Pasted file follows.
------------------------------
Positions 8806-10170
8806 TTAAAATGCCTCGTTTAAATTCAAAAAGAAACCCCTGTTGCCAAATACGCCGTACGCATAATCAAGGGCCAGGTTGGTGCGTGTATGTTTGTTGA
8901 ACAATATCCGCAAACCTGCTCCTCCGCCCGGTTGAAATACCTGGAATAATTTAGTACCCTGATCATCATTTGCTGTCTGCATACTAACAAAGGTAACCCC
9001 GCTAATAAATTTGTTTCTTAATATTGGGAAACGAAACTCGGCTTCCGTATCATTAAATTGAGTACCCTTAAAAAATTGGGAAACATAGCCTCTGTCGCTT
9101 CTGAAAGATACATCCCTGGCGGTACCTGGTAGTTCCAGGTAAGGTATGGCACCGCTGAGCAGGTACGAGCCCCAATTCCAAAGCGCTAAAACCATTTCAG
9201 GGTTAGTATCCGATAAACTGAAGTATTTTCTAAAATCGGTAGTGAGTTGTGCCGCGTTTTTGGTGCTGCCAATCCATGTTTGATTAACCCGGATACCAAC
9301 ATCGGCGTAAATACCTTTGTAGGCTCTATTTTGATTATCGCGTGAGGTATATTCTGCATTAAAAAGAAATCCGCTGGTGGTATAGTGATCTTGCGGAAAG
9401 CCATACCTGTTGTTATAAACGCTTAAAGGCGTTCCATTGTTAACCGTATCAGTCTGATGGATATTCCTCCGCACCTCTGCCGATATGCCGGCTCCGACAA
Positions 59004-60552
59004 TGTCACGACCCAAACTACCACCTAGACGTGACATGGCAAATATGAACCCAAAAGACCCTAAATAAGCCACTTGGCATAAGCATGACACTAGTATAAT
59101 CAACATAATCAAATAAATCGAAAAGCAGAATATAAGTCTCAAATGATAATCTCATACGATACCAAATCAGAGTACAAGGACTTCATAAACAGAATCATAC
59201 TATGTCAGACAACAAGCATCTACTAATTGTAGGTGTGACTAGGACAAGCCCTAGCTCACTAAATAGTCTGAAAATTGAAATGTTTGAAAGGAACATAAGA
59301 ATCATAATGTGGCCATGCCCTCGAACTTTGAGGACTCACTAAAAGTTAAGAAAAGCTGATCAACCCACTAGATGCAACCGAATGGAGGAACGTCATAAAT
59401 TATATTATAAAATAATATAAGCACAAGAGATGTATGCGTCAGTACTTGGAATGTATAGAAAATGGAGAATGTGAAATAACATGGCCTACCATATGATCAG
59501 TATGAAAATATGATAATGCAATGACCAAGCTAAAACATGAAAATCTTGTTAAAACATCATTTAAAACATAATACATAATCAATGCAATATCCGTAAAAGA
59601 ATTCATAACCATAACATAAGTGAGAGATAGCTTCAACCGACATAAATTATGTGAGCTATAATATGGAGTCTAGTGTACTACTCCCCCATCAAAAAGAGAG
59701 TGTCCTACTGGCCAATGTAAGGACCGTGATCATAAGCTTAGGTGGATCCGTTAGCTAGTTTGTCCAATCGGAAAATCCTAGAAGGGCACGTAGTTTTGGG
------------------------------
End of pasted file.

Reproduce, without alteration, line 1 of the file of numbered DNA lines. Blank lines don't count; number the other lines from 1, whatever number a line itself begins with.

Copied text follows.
Positions 8806-10170